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(June 14, 2001, Gazette)

The science of fat

Dr. Sukhinder KaurPhoto by Chris Hammond

Dr. Sukhinder Kaur

By Alexander Dalziel
SPARK Correspondent

Next time you prepare to bite into those deep-fried fast foods, you might want to remember the findings of Dr. Sukhinder Kaur of Memorial’s Department of Biochemistry.

For many years now Dr. Kaur has been delving deep into how fat and DNA interact in human cholesterol metabolism. As of late she has turned her attention to saturated and polyunsaturated fats.

“My research is to study the regulation of genes involved in cholesterol metabolism by various dietary fats and cholesterol,” Dr. Kaur told the Gazette. “Why are saturated fats bad and polyunsaturated fats good? And when we do consume these different fatty acids, how do they regulate body metabolism, in particular cholesterol metabolism?”

Cholesterol plays an important role in the human body, making up the membranes of cells. There are two types of blood cholesterol, the low-density lipoprotein (LDL) cholesterol and high-density lipoprotein (HDL) cholesterol. Lipoproteins travel around the body in blood plasma, the liquid surrounding blood cells.

These two types of lipoproteins are central to Dr. Kaur’s research: “LDL is bad cholesterol, and HDL is good cholesterol,” Dr. Kaur summarized. This distinction is based on the amount of fat each contains. If a person consumes too much saturated fat, the body creates too much LDL, which is a contributing factor in the build up of the plaque that leads to clogged arteries and even coronary heart disease.

The relationship between saturated fats and LDL was known, but the molecular process behind it was not. Dr. Kaur and her lab team did have some clues to go on. The process, according to earlier research, was closely related to the gene that produces the cholesterol ester transfer protein (CETP). “Increasing CETP levels increases the amount of ‘bad’ cholesterol,” Dr. Kaur said. “Previous studies have shown that saturated fats and cholesterol increase CETP levels, but no one knows how and why.”

After plenty of intensive lab work, she and her team have come up with some initial answers.

The method for the production of cholesterol at the molecular level deals with how DNA “transcribes,” or in other words, how it informs cells about what they have to do. “There are certain proteins called ‘transcription factors,’” Dr. Kaur explained. “These are proteins that bind to specific regions in the DNA. That’s how they control the amount of protein being made – whether there will be more or less [of a certain type] of protein being made.”

But transcription factors cannot do the work alone; they need ligands in order to bind to the DNA. Ligands team with particular transcription factors to determine where the binding will take place. According to Dr. Kaur, this is where the fats come in: “Our results show that fats act as ligands to bind transcription factors and regulate the CETP gene, and this results in alterations in the production of LDL or HDL.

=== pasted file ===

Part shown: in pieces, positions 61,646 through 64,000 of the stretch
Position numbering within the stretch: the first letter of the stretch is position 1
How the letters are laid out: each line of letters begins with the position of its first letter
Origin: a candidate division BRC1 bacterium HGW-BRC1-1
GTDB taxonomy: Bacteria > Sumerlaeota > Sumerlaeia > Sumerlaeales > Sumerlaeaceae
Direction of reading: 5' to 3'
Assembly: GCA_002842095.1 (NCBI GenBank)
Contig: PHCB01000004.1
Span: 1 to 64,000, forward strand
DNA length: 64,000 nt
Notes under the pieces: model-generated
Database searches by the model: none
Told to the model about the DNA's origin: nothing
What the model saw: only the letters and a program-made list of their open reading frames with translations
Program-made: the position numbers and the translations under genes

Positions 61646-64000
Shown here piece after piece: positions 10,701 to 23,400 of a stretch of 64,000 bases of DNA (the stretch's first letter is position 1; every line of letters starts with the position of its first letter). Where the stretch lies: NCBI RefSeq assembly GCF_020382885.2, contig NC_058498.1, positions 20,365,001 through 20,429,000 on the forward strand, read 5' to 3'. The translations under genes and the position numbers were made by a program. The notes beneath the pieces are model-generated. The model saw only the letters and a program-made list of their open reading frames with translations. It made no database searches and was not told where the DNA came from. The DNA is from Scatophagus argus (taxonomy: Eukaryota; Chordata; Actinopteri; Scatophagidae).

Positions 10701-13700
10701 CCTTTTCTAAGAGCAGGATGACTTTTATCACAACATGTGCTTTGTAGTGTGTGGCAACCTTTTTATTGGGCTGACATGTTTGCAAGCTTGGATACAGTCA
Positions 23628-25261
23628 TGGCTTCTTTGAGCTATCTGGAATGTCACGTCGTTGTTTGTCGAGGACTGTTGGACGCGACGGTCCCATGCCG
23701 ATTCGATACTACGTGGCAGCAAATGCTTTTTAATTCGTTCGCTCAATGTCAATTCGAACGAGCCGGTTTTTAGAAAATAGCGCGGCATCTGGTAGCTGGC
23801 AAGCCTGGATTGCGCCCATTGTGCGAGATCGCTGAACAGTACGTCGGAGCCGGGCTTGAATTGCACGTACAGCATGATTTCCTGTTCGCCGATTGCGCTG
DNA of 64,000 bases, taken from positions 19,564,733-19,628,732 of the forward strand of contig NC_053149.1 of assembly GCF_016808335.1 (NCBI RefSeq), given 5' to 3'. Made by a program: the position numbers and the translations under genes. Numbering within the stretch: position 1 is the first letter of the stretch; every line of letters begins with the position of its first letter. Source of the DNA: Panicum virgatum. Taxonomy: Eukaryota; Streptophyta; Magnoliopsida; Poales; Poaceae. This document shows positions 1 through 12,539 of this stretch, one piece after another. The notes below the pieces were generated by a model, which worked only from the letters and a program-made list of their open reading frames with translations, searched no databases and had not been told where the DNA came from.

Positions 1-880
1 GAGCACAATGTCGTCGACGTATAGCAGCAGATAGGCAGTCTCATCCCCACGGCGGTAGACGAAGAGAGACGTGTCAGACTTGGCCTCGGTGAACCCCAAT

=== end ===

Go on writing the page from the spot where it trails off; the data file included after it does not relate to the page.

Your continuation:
“Different types of fat will have different types of impacts on the regulation of CETP,” Dr. Kaur has concluded. “When saturated fats are consumed, they eventually end up binding the transcription factors to the gene that produces CETP, thus sending more LDL, the ‘bad cholesterol’, into the bloodstream. On the other hand, the consumption of polyunsaturated fats does not result in the production of CETP, and thus it lessens the amount of LDL.”

To achieve these results, Dr. Kaur used cultures of human tissues and “transgenic” mice, which have human DNA spliced into their genes.

According to Dr. Kaur, this work has direct applications in the area of everyday dietary habits. “Many foods advertise themselves as being low in saturated fats or as low in cholesterol,” she pointed out. “For instance, we have looked at the regulation of genes by fish oil and seal oil and how these interact with other fats and cholesterol. Is it really beneficial to consume them?”

Her work showed that yes, they are beneficial. “They are good for you because they do not raise your blood cholesterol level. If your blood cholesterol is normal, then your risk of heart disease is low,” she said. She stressed, however, that there still remains a good deal to be learned, and her research will continue to study the exact mechanism behind this. “We are interested to find out exactly how such foods lower blood cholesterol levels.”

Dr. Kaur has picked up some other leads on the effects of cholesterol. “Saturated fats are also directly linked to cancer,” she stated. “My future research goal is to look into whether different fatty acids regulate cell death, and how that is linked to cancer.”

This will be another important step in understanding the molecular foundations of human health.

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